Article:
Eldest (Book #2)

Eldest (Book #2) by Christopher Paolini
   (Summary taken from the back of the book) “Eragon and his dragon, Saphira, have just saved the rebel state from destruction by the mighty forces of King Galbatorix, cruel ruler of the Empire. Now Eragon must travel to Ellesmera, land of the elves, for further training in magic and swordsmanship, the vital skills of the Dragon Rider. It is the journey of a lifetime, filled with awe-inspiring new places and people, each day a fresh adventure. But chaos and betrayal plague him at every turn, and Eragon isn’t sure whom he can trust. Meanwhile, his cousin Roran must fight a new battle back home in Carvahall–one that puts Eragon in even graver danger.”
   This book is just as good as the first one. It is a page-turner for sure! I like how the story continues and how it brings Roran back into the stoy. I like the surprise of who is to teach Eragon. There are many twists and surprises that make you keep reading. Once again, there is little or no profanity, but there is a war going on so there are some graphic scenes. If you liked the first one, you’ll like the second one! I recommend this book, once again, for ages 14-15 and up.
Rated: PG-13 (Violence and war scenes)

Recommendation: 14 and Up

Eragon (Book #1)

Eragon (Book #1) by Christopher Paolini

   (Summary taken from the back of the book) “When Eragon finds a polished blue stone in the forest, he thinks it is the lucky discovery of a poor farm boy; perhaps it will buy his family meat for the winter. But when the stone brings a dragon hatchling, Eragon soon realizes he has stumbled upon a legacy nearly as old as the Empire itself. Overnight he is thrust into a perilous new world of destiny, magic, and power. With only an ancient sword and the advice of an old storyteller for guidance, Eragon and the fledgling dragon must navigate the dangerous terrain and dark enemies of an Empire ruled by a king whose evil knows no bounds.”
   I really enjoyed this book. It is technically a young adult book, so it is a fast read and there is little or no profanity. It is a little violent, seeing how there is a war going on. There are some graphic scenes, but it is a great story. Christopher Paolini has done a very good job. It is well written, it flows well, and I would definitely recommend it. It is a little reminisent of Lord of the Rings. Some of the names and words are very similar to those in LotR, but the story is completely different. I would recommend it for ages 14-15 and up. Any younger and the violence may be too much.

Rated: PG-13 (Violence and war scenes)

Recommendation: 14 and Up

The Last Battle (Book #7)

The Last Battle by C.S. Lewis (Book #7)
(Summary taken from the back of the book) “The Unicorn says that humans are brought to Narnia when Narnia is stirred and upset. And Narnia is in trouble now: A false Aslan roams the land. Narnia’s only hope is that Eustace and Jill, old friends of Narnia, will be able to find the true Aslan and restore peace to the land. Their task is a difficult one because, as the Centaur says, ‘The stars never lie, but Men and Beasts do.’ Who is the real Aslan and who is the imposter? Will we be forced to bid farewell to Narnia forever?”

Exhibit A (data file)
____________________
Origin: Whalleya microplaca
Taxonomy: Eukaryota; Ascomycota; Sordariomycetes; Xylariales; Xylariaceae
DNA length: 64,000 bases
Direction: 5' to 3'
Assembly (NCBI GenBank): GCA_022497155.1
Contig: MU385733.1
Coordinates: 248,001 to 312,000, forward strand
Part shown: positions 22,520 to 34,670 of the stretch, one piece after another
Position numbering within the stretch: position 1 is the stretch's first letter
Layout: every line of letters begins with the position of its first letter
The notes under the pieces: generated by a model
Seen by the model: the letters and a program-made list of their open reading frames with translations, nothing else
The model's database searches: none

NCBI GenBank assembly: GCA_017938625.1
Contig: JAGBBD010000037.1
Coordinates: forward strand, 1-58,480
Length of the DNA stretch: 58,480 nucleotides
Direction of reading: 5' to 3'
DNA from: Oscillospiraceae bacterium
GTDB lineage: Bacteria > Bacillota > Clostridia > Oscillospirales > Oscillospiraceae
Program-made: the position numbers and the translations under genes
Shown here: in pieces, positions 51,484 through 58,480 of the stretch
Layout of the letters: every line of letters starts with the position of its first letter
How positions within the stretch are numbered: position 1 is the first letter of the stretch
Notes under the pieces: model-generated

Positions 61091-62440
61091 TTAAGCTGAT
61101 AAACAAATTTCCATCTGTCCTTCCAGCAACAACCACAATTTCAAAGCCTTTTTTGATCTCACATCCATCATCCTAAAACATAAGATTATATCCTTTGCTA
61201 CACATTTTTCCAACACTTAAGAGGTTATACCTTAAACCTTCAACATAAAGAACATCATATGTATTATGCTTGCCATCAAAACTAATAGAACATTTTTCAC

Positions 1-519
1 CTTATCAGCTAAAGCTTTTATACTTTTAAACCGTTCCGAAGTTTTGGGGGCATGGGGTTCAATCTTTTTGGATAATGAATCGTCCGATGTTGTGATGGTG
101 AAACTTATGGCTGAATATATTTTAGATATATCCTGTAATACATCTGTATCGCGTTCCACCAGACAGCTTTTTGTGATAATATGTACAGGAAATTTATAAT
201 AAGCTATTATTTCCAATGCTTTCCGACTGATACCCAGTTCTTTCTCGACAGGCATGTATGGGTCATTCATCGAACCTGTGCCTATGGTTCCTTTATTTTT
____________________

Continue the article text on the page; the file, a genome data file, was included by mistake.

I loved this book! I thought it brought everything together really well. I thought the symbolism was really good in this book, and I just loved how it ended. It explained everything well, had action and symbolism, and was well written. I was sad when I finished the series, but it was so good! I highly recommed the whole series! I think it is good for everyone, as I have said before. The older kids will understand it better, especially the symbolism.

Rated: PG

Recommendation: 12 and Up, 9 or 10 if read as a read-a-loud.

The Silver Chair (Book #6)

The Silver Chair by C.S. Lewis (Book #6) (Summary taken from the back of the book) “Eustace and Jill escape from the bullies at school through a strange door in the wall, which, for once, is unlocked. It leads to the open moor…or does it? Once again Aslan has a task for the children, and Narnia needs them. Through dangers untold and caverns deep and dark, they pursue the quest that brings them face to face with the evil Witch. She must be defeated if Prince Rilian is to be saved.”

I really liked this book. It can be hard to remember some of the instructions Aslan gives the children at the beginning when you get into the middle, but it is very good. The symbolism is very good and even though it can be sad in parts, it all comes out good in the end. There are some interesting characters in this book. I do recommend reading this book, especially if you are reading the series.

Rated: PG

Recommendation: 12 and Up. 9 or 10 if read as a read-a-loud.

The Voyage of the Dawn Treader (Book #5)

The Voyage of the Dawn Treader by C.S. Lewis (Book #5)